Muna Mohamed Hassan, a mother of six, graduated from university in Somaliland with a public health degree on 14 September, despite the refusal of her husband and family to support her in her educational ambition.
“I was told to choose between my marriage and the university!” Muna declared.
“You know the elders always side with the men when they mediate. The elders from both sides met and decided I should stop my studies and obey my husband. I approached my husband and told him to give me my divorce papers, as I was determined to study.”
She borrowed $220 from a female relative and enrolled in Tima-ade university in Gebiley in 2015.
Muna, 32, said the elders asked her husband to allow her to study, but he angrily stopped paying the extra money he gave her for shopping in an attempt to pressure her into dropping out of university.
Further emboldened, she wrote to the local government administration at the end of her first semester requesting a scholarship. She was among five students awarded scholarships for the rest of her course.
Muna had three children when she enrolled and her family grew during her studies. She took maternity breaks that prolonged her study period by two years.
“I was pregnant with my fourth child when I joined the university. I used to take breaks from the university during my pregnancies. There were times I used to leave the class mid-way to go home to breastfeed my baby,” said Muna.
She used to leave the children with a relative who lived with her in close proximity to the university.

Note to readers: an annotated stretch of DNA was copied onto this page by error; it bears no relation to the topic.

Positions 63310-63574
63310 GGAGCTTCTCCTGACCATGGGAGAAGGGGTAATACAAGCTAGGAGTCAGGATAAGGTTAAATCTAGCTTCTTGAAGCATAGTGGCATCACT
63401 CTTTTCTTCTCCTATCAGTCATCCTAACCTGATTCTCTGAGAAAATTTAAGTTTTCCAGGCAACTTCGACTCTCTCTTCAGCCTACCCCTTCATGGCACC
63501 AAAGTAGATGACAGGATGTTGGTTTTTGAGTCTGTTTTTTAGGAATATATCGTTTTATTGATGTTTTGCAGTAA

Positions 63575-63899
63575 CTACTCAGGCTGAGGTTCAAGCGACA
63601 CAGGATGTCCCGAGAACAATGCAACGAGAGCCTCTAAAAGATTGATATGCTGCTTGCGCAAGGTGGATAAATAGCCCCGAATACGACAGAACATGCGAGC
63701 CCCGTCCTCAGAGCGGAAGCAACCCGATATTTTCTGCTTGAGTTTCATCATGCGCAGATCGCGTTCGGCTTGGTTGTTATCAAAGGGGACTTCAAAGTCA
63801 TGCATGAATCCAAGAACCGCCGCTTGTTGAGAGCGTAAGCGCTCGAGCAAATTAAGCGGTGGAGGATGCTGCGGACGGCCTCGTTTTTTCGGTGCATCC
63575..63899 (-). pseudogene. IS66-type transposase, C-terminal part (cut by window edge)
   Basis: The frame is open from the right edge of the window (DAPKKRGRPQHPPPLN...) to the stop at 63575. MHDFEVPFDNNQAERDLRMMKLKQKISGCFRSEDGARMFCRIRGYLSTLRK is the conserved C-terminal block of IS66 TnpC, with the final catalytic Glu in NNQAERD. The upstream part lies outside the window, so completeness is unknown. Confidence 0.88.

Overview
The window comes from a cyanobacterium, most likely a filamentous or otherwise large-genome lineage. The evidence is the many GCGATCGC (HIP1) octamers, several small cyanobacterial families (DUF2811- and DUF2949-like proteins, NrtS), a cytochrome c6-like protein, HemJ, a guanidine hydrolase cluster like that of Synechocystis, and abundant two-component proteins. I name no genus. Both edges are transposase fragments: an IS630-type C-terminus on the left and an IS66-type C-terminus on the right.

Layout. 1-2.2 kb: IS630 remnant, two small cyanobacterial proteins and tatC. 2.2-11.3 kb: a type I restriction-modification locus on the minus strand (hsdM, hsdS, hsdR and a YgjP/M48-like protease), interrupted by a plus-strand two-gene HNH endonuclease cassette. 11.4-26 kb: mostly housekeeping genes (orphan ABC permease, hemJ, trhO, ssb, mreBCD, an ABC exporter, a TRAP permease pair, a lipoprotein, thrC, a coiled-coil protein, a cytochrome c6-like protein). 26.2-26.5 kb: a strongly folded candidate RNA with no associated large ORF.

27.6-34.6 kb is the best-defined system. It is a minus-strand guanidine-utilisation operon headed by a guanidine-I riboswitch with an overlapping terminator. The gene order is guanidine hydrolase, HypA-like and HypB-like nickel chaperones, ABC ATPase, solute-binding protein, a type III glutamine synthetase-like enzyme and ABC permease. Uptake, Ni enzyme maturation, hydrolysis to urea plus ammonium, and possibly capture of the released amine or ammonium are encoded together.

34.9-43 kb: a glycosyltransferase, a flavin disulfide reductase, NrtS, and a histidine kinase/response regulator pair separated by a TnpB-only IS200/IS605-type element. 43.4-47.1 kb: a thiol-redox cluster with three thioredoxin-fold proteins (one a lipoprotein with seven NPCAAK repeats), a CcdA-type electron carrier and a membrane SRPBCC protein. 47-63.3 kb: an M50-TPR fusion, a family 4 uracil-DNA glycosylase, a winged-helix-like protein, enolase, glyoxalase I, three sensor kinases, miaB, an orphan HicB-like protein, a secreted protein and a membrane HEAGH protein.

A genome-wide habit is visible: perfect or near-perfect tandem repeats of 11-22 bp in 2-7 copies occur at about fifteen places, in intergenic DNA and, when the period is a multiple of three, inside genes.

Muna told Radio Ergo that she was excited by her academic achievement, which she would not have achieved if she had given in to her husband and society’s disapproval.
“People asked me, why do you want to join university when you have a husband and children to take care of? What is it that you are missing? But I found it inappropriate to sit back at home when I had studied up to form four,” she said.
Muna urged Somali women to further their studies instead of staying at home doing household chores. She argued that a mother is the first teacher of her children and that educating a woman educates a community.
“Today, I can diagnose my children’s illness and buy them the appropriate medicine. I can also apply for jobs and be an independent woman,” said Muna.
In the end, she explained, her husband and family came round to accepting her choice and even attended her graduation ceremony. She is now actively seeking a job in her area of study.
Radio Ergo reached out to Muna’s husband, Mustafa Hashi Muhumed, who said he was very proud to witness his wife and the mother of his six children graduate from university.
“I am proud of her. It has been a long journey, but finally she has graduated. Her education means a lot to us as a family. She can now even help us financially, once she starts working,” Mustafa said.